consumers a new way to get seafood recipes, learn about local fisheries
and traditions, and stay up to date on safety, handling and preparation
tips. The project is in response to the increase of consumers eating
healthier and including more seafood in their diets.
Partners on the project include
North Carolina Sea Grant, North Carolina State University Seafood Laboratory, Core Sound
Waterfowl Museum, and North Carolina Division of Marine Fisheries.
Follow Mariner's Menu online at www.marinersmenu.org.
Commissioner's Food Safety Forum
5th Annual Commissioner's Food Safety Forum was held in Raleigh
on August 18, 2009. Presentations were made on the future
of food safety from national food safety experts, N.C. Congressional
Delegation, industry leaders, regulators, public health officials,
emergency management, and academia.
A special seafood presentation in "Food Entrepreneurship: Facilitating Innovation Through Partnerships" was given by David Green and Barry Nash.
To download presentations from the forum:
Ragan Named to Lead NCDA Food and Drug Protection Division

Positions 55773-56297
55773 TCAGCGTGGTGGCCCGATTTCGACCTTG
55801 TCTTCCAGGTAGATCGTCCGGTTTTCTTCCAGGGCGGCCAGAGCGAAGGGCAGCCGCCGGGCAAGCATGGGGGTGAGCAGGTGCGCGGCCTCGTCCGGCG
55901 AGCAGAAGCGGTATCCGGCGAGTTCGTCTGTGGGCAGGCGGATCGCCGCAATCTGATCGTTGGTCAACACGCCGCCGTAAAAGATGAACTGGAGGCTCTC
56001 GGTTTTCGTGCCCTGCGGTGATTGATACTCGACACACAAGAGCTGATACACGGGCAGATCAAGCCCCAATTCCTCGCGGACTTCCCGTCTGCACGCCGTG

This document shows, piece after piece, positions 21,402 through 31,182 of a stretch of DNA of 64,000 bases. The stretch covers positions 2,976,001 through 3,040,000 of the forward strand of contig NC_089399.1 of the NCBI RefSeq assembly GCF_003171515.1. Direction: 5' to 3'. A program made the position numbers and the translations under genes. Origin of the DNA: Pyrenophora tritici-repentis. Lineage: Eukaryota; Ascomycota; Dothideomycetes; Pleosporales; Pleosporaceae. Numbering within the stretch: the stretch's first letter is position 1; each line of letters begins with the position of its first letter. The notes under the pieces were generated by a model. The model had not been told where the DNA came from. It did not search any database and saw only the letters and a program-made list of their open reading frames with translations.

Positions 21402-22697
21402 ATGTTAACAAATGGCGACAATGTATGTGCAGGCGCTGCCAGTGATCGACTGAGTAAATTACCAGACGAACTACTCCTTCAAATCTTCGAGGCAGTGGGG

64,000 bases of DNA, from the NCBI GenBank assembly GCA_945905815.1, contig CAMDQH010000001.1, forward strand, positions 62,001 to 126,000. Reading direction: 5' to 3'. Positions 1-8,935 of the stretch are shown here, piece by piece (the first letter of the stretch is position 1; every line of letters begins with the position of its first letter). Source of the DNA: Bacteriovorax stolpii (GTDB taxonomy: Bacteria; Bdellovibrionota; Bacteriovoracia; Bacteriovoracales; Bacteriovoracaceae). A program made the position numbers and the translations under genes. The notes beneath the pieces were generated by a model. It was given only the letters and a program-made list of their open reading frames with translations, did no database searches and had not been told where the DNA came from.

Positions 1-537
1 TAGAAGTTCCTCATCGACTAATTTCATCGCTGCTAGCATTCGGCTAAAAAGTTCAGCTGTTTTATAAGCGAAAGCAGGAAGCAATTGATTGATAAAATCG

Commissioner Steve Troxler has named Dan Ragan
director of the Food and Drug Protection Division at the N.C.
Department of Agriculture and
Consumer Services, effective September 1. Ragan replaces Joe Reardon
who has been named Deputy Director in the Division of Federal-State
Relations, Office of
Regulatory Affairs (ORA) at the US FDA.
In other NCDA news, longtime NCDA staffer Johnnie Peele, Food Regulatory Supervisor for Eastern NC, retired after 38+ years of service. Larry Gabriel, Food Compliance Supervisor and Food Administrator in the Food and Drug Protection Division in Raleigh has also retired.
FDA Sets Deadline for Response to 483 Forms
The Food and Drug Administration announced starting September 15, 2009, a 15-day deadline for businesses to respond to form FDA 483, Inspectional Observations, will be in force. This will aid in a timelier issuance of warning letters by the FDA in support of public health protection.